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Risks and Benefits of Geologic Sequestration of Carbon Dioxide - How Do the Pieces Fit?

Hovorka, Susan 1
1 Bureau of Economic Geology, University of Texas at Austin, Austin, TX.

Geologic sequestration of CO2 as part of the carbon capture and storage (CCS) process has proven potential to provide the needed reduction in atmospheric emissions. Before this process is accepted as a dominant part of the solution, it is important to consider the possibility that hazards resulting from this action will create unacceptable damages. Capture of CO2 from point sources would also create a significant revenue stream as CO2 could be sold for enhanced oil recovery (CO2-EOR). The benefit of CO2 EOR to the economy would be significant, but it is important to examine how CO2 EOR fits into the carbon balance and the long term solution.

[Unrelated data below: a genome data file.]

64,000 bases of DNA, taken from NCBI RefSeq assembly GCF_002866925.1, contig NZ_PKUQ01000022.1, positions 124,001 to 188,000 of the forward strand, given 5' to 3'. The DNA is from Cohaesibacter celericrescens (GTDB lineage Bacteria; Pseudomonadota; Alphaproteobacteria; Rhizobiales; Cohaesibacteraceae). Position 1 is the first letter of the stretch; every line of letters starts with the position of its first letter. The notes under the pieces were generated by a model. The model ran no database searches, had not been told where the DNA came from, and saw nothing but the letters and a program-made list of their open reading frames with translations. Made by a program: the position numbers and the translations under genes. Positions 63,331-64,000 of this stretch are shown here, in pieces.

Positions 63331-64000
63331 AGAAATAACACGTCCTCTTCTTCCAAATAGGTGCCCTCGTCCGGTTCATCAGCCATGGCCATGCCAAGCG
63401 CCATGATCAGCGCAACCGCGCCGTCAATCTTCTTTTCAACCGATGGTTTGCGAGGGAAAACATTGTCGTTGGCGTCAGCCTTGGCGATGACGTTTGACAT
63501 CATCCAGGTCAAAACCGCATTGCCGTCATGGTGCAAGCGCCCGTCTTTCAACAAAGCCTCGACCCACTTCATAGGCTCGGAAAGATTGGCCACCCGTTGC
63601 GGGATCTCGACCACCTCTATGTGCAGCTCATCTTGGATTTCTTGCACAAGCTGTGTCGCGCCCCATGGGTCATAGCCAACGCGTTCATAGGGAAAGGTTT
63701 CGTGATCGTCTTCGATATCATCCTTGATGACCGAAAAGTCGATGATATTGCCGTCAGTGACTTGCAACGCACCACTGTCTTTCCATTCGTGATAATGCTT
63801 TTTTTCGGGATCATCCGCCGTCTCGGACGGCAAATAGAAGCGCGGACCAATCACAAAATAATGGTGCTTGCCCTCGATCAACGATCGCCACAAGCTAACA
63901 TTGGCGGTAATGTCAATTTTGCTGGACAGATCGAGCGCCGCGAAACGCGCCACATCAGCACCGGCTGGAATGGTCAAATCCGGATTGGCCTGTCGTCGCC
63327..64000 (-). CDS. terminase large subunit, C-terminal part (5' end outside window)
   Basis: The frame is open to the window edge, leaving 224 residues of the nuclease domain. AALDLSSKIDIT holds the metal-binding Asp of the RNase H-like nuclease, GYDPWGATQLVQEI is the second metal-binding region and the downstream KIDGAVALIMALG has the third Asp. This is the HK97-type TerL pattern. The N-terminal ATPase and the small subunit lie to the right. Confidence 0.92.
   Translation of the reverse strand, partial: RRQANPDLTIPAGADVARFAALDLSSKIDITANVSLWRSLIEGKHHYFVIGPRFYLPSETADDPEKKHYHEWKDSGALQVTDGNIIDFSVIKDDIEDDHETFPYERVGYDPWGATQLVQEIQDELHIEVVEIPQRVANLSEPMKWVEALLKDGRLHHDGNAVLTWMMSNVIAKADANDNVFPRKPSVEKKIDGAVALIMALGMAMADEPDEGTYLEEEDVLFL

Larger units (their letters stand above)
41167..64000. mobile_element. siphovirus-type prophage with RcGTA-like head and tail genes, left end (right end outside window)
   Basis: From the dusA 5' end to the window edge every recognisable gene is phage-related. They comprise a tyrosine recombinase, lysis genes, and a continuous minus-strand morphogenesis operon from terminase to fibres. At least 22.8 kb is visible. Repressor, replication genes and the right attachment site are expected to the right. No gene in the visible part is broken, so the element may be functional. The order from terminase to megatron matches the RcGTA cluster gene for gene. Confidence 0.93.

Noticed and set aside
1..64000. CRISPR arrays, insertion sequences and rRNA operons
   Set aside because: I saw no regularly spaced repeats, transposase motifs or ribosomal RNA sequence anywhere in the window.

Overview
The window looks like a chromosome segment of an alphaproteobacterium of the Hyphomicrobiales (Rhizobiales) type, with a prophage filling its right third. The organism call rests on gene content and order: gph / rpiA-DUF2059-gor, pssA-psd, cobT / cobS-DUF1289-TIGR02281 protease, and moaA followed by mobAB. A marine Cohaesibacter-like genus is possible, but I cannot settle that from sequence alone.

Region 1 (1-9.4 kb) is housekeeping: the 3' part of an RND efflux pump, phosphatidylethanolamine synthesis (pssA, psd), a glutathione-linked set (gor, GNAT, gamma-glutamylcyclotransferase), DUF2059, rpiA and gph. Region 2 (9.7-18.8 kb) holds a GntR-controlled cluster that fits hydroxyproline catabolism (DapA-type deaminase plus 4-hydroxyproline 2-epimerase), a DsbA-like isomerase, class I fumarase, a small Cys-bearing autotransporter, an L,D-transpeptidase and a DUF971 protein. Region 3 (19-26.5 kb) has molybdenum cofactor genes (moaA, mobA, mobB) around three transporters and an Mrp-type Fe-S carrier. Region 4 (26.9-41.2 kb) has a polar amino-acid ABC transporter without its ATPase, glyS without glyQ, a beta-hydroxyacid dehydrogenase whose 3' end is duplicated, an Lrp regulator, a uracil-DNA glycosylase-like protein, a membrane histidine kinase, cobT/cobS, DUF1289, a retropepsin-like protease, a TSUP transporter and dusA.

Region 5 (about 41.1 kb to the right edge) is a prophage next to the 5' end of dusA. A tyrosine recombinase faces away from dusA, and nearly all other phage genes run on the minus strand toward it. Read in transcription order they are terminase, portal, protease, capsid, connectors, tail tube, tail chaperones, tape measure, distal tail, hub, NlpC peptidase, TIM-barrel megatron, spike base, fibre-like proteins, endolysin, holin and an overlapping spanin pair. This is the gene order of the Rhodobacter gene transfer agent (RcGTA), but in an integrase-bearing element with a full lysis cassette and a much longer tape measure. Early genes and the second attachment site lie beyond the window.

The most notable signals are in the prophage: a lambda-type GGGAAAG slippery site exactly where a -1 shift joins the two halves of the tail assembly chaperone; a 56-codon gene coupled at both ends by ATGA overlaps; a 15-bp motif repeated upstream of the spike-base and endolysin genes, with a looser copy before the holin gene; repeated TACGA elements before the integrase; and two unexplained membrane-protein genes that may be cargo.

Techniques to assure that a sequestration site will retain stored CO2 for geologically significant time periods include site characterization, modeling, and monitoring. Risks from failure of a sequestration site to perform properly include leakage to protected groundwater, impact on ecosystems, return to the atmosphere, and damage to other subsurface resources (gas reservoirs in particular). Assessment shows that maximum damage is limited and moderate, and that risks can be reduced by implementing a permitting process that favors high quality sites with adequate monitoring. CO2 EOR is proposed as a valuable first step to prepare for following even larger volume sequestration in brine bearing permeable units below and isolated from fresh water.


AAPG Search and Discovery Article #90090©2009 AAPG Annual Convention and Exhibition, Denver, Colorado, June 7-10, 2009